Thursday, February 14, 2013

Mike Kelley: Founding fathers would have loved Voter ID bills

(In his latest report, Rep. Mike Kelley, R-Lamar, explains how he is fighting for truth, justice, and the American way, as well as keeping the founding fathers' vision alive, as he supports bills that fight the good battle against non-existent voter fraud.)

Our founding fathers envisioned a government that worked for the people, not against them.  Needless to say, they would probably not be too satisfied with the mess that is the Washington, D.C. of today.  As the Washington insiders and career politicians continue to lose touch with what the people really desire and deserve from their government; I like to think that closer to home here in Jefferson City, we are keeping the founding fathers’ vision alive. Just this week, the Missouri House passed a key measure that ensures that our state government is a service to the people of this great state.
On Thursday, February 14 the House Third Read and Passed HCS HB 48 & 216 and HCS HJRs 5 & 12, sponsored by Rep. Tony Dugger (R-Hartsville) this legislation requires a person to submit a specified form of photo identification in order to vote in a public election. HCS HJRs 5 & 12, creates a Voter ID ballot measure for approval of the people that would add language identical to that in HCS HBs 48 & 216 to the Missouri Constitution.
The goal of these bills is to protect the sanctity and integrity of the election process, not to restrict anyone from voting.   Acceptable forms of identification under these measures include: non-expired Missouri driver’s or non-driver’s license; a document issued by the federal or state government that contains the individual’s name, signature, photograph and expiration date; or a photo ID issued by the National Guard, US Armed Forces or US Department of Veterans Affairs. There are also provisions in the bills that would help Missourians who might not have or be able to afford an ID to obtain a proper form of identification at no cost to the voter or vote by provisional ballot. Thus, allowing everyone to partake in the democratic process while safeguarding against voter fraud.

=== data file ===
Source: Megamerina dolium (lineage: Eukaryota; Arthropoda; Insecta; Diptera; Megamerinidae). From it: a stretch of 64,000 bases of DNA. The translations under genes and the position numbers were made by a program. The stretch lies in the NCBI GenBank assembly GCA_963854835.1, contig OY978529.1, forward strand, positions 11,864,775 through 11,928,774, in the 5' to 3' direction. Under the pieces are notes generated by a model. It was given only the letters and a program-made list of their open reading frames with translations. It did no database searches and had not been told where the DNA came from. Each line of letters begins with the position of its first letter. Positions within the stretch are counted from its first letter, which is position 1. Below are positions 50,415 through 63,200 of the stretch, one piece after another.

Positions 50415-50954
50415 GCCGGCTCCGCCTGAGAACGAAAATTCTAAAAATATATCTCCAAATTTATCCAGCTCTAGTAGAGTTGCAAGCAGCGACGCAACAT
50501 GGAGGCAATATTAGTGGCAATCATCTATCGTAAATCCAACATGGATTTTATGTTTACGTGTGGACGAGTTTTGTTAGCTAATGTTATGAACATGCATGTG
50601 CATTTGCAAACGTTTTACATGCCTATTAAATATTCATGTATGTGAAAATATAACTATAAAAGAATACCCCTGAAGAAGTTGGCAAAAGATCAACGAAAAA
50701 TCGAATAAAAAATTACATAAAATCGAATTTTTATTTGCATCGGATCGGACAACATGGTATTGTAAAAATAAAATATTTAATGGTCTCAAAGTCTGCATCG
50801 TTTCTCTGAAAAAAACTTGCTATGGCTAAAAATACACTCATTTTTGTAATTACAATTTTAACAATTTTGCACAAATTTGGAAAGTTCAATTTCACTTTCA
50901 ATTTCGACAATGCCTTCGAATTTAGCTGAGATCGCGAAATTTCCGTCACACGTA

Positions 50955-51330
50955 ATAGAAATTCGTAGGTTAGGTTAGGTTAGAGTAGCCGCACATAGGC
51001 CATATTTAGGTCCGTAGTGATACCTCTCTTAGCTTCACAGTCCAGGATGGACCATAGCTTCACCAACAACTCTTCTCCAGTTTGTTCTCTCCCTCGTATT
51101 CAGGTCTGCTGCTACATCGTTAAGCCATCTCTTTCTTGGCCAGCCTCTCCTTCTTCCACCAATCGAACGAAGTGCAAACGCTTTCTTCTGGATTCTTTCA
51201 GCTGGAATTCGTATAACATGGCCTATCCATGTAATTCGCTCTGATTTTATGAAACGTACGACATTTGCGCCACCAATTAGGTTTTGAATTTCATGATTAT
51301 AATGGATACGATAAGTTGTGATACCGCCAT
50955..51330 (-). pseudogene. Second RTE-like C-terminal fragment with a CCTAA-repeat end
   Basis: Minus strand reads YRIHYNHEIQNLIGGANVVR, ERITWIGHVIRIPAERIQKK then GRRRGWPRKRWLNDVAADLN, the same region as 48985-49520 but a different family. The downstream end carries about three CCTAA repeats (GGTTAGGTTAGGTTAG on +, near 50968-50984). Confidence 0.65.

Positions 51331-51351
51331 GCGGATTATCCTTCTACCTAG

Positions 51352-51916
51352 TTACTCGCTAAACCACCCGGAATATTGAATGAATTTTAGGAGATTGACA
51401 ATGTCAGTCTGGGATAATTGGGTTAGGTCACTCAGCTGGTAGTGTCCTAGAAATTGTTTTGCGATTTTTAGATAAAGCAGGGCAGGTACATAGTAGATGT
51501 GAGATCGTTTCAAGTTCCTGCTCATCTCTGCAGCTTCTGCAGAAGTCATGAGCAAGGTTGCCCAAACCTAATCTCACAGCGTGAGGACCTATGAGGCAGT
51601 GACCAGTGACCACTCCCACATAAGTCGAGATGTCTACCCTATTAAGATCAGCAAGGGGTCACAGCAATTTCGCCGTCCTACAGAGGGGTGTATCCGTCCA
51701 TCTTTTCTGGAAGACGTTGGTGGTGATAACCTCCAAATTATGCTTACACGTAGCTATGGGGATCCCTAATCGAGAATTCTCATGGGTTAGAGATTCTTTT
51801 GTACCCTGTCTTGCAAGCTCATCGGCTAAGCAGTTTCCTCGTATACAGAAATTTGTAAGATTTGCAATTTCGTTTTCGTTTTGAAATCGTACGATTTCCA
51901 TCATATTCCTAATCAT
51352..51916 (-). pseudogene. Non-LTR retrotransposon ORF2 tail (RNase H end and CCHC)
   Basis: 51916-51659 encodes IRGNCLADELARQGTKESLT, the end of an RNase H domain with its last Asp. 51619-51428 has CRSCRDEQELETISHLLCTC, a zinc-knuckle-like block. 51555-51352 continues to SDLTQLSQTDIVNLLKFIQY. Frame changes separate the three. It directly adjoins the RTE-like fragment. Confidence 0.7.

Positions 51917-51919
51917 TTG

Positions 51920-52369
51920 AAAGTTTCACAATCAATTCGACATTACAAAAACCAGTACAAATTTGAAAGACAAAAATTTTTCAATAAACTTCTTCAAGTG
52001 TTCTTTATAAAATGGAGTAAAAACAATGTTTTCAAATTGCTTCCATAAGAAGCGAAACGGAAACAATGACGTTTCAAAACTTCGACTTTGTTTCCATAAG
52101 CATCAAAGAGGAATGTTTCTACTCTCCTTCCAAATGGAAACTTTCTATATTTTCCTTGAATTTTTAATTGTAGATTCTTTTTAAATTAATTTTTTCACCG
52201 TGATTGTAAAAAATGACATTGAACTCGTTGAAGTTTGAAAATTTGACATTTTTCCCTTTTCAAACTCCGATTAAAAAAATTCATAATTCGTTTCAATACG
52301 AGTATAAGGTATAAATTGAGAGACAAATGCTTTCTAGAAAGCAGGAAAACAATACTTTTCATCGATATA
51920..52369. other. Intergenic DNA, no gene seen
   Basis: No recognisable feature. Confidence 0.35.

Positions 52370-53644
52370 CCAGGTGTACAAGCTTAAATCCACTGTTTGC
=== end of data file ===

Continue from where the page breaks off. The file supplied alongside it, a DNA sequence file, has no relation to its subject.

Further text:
Government should serve to protect the people from external and internal threats.  Providing measures that ensure our most sacred right to vote is good government policy.

1 comment:

Busplunge said...

Our founding fathers also didn't allow women or blacks or non-property owners to vote.

Taa Daa!

Ask Shane Schoeller about photo id requirement? He lost a statewide race because he was on the wrong side of the issue.

A friend writes...There is a reason that legislation such as this was seldom proposed for about 30-40 years after the Voting Rights Act. There is a reason that such proposals are especially common since 2008. Those who used Jim Crow laws to disenfranchise Americans were defeated and could find no alternative to replace their discriminatory practices. A new generation of politician is, lacking the hindsight of history, insisting upon reviving a conflict that has no practical purpose. It does not reduce voter fraud, which is rare (a only conviction this season was a person who attempted to vote twice for Mitt Romney). It does both confirm and assuage the paranoid fears of those who are uncomfortable with America's demographic shifts. The result of these revisionist efforts is create obstacles to the equal exercise of legal voting - obstacles that are functionally equivalent to those of Jim Crow.